Texas Legislature passes bail reform
Days before the bill passed, two men on felony bond release were charged with the murder of police detective Everett Briscoe.
The Texas Legislature has passed a second priority legislative item of Gov. Greg Abbott’s – bail reform, which the governor says he will sign into law.
Both the House and Senate passed SB6 last week.
Filed by Sen. Joan Huffman, R-Houston, bail reform was proposed in response to a wave of crime sweeping through Texas, resulting in part, she argues, from several judges continuing to release repeat offenders into the community who commit more crimes.
"As a former prosecutor and criminal district court judge, it is absolutely appalling to see the release of habitual and violent offenders on small, and sometimes multiple, bonds," Huffman said when she announced bail reform proposals earlier this year.
After the bill’s passage, she said the bill was a “game-changer.”
"We have all seen the horrible consequences of current bail practices throughout Texas,” she said, which she hopes will be mitigated after the law goes into effect. She said she plans to monitor the bill’s implementation “to ensure that the process is working as intended and is efficient for the judicial system.”
Her hometown of Houston, the state’s largest city, has been particularly hit hard by increased crime with the homicide rate increasing by 91% since 2019.
Just days before the bill passed, two men, both out on felony bond release, were arrested and charged with the murder of New Orleans police detective Everett Briscoe. Briscoe and another patron eating outside at The Grotto restaurant in a heavily trafficked area in downtown Houston died from gunshot wounds.
“The bail system in Harris County is a disaster and making our citizens unsafe," Doug Griffith, president of the Houston Police Officers Union, said in a statement with Hoffman when she announced reform measures.
Houston Crime Stoppers, which helped get HB6 passed, said over 5,000 people signed a petition in support of the bill. The group helped law enforcement locate and arrest 31 suspects and solve 64 cases this summer, it reports.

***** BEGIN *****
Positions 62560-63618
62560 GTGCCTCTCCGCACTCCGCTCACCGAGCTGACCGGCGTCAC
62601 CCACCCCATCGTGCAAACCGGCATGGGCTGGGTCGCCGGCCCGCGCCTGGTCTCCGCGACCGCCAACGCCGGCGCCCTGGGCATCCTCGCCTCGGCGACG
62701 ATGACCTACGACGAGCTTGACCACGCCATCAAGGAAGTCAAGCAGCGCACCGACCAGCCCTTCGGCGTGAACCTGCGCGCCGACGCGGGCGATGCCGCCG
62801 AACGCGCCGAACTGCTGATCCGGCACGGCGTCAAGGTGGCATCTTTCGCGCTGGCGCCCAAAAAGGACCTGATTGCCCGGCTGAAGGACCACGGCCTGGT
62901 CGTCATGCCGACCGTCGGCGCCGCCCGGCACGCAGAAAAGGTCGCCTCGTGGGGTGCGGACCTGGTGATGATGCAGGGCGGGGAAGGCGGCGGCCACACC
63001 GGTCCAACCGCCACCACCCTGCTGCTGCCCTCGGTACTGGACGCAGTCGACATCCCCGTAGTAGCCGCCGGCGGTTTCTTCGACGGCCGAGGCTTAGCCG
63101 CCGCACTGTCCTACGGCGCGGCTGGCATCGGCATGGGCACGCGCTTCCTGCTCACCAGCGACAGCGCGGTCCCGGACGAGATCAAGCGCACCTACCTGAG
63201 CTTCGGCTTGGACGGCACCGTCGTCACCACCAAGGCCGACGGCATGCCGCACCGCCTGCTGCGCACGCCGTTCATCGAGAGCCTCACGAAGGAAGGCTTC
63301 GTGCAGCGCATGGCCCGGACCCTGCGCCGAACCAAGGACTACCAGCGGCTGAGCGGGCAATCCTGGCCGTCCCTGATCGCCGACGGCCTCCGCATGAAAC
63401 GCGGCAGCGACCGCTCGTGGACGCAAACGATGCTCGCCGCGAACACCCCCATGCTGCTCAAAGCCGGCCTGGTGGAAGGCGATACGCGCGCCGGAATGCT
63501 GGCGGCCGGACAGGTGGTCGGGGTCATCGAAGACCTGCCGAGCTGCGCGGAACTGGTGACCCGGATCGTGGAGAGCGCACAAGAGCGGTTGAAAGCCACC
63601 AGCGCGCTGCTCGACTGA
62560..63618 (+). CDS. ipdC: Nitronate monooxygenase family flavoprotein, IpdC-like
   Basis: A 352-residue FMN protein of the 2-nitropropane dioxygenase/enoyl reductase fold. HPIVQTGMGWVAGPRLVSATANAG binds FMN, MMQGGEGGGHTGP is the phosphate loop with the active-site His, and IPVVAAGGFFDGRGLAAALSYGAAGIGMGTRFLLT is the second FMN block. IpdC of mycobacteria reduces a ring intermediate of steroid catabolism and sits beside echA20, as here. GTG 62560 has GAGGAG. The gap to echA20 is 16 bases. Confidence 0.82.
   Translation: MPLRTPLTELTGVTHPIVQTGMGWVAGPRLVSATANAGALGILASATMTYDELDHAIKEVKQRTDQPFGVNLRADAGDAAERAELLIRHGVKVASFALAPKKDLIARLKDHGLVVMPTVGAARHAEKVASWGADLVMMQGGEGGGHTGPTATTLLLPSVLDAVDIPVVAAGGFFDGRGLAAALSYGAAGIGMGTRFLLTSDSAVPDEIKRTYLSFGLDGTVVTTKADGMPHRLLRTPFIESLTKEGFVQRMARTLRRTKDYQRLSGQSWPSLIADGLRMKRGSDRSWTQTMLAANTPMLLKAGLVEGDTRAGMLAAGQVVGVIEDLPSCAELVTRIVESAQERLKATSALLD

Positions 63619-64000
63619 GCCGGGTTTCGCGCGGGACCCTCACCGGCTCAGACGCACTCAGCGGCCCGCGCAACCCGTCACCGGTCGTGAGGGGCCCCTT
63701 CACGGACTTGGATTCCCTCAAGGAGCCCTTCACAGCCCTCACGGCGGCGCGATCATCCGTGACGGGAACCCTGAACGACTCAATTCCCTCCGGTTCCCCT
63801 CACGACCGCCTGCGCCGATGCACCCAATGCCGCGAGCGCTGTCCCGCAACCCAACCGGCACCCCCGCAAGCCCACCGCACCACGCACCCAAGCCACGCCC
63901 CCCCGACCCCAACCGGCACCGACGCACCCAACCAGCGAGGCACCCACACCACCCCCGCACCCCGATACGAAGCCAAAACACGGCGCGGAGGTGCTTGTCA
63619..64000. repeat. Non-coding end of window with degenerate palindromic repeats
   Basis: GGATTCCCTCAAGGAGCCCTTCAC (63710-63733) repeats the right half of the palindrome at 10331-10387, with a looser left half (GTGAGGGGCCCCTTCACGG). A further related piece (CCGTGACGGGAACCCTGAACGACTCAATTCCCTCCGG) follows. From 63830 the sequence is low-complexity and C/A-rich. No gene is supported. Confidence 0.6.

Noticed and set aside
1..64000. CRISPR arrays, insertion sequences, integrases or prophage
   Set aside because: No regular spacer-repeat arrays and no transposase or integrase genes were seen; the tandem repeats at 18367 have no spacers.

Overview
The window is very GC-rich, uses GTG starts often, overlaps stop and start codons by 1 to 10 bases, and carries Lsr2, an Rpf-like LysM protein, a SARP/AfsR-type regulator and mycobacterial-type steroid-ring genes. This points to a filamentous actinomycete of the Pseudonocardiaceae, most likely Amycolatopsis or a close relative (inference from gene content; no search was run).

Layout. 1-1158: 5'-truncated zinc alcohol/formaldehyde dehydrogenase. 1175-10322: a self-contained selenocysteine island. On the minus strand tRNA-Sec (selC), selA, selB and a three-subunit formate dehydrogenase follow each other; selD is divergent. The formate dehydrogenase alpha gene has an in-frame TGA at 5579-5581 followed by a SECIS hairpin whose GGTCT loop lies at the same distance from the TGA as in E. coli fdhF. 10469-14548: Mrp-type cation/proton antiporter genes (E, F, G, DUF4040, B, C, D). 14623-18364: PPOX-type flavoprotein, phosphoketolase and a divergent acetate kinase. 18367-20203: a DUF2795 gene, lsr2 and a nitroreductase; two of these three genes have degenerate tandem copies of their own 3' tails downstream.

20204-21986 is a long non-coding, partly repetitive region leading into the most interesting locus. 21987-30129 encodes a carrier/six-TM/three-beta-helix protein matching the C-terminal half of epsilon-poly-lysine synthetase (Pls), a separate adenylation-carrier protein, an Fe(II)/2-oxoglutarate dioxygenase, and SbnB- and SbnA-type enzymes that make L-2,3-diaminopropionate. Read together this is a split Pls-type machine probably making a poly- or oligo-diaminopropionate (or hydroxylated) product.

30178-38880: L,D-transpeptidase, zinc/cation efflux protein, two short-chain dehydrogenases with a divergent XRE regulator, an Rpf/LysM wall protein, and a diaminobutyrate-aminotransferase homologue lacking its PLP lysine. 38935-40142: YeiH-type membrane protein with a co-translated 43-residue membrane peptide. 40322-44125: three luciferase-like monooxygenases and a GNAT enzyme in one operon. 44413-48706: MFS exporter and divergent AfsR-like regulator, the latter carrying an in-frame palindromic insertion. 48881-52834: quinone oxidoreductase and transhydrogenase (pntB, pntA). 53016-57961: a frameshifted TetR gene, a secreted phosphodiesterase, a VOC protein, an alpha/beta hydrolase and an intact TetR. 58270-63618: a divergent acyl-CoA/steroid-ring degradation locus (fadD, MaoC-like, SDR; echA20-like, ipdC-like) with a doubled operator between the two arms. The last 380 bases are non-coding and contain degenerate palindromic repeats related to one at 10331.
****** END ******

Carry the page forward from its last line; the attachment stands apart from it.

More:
The House passed HB6 by a vote of 85-40 with 22 absent. The Senate passed the bill earlier this month and approved House changes on Tuesday by a vote of 26-5.
The key reform measure limits judges from releasing defendants on personal recognizance bonds who are charged with committing felonies, including multiple violent crimes. It also creates a new public database that provides details about each defendant’s case and bail conditions, as well as identifying the judge or magistrate who set the bail. The Public Safety Report System will be developed by the Office of Court Administration and be made available to all counties free of charge.
The goal is to increase transparency and accountability from judges, Huffman said, enabling the public to access information about who is being released from jail and by which judges.
The new law also requires any state official setting bail to complete a form certifying that all relevant factors were considered when assessing the defendant’s risk to the community. The form must be electronically signed by the bail-setter and be made publicly available. It’s the first statewide data collection for a bail system in Texas.
The new law also requires charitable bail organizations to report each defendant they bond out of jail, many of which are not located in Texas. Many charitable bail donations “come from out-of-state individuals who have no stake in our state or in our communities,” Huffman said.
The bill garnered bipartisan support, “much to the dismay of a small number of detractors that have continuously mischaracterized the bill to fit a misguided narrative,” Huffman said, adding that the law, once implemented, “will help Texans from all walks of life be more safe in their communities moving forward."
Last month, the ACLU of Texas sent a letter to all 254 counties in Texas informing them that following the law “might land them in court.” SB6 “conflict[s] with our constitutional right to pretrial liberty and the presumption of innocence,” it said in a statement.
Gov. Greg Abbott said the legislation will “reform our broken bail system in Texas and keep our communities safe. Public safety is at risk because of our current bail system that recklessly allows dangerous criminals back onto our streets, which is why I made bail reform an emergency item during the 87th Legislative Session.”
The law is named after State Trooper Damon Allen, who was murdered in 2017 after a local magistrate released a violent criminal into the community.
Allen’s “killer was out on a $15,000 bond despite having previously been convicted of a charge arising from assaulting a public servant, and having been arrested on charges of evading arrest and aggravated assault on a public servant,” Abbott said.
SB6 “will help prevent senseless murders like this in the future,” Abbott said, adding that he “looked forward to signing the Damon Allen Act into law and ensuring that our communities remain safe and secure."
Once signed, the bill goes into effect 90 days after the last day of the special legislative session, which is Sept. 5.
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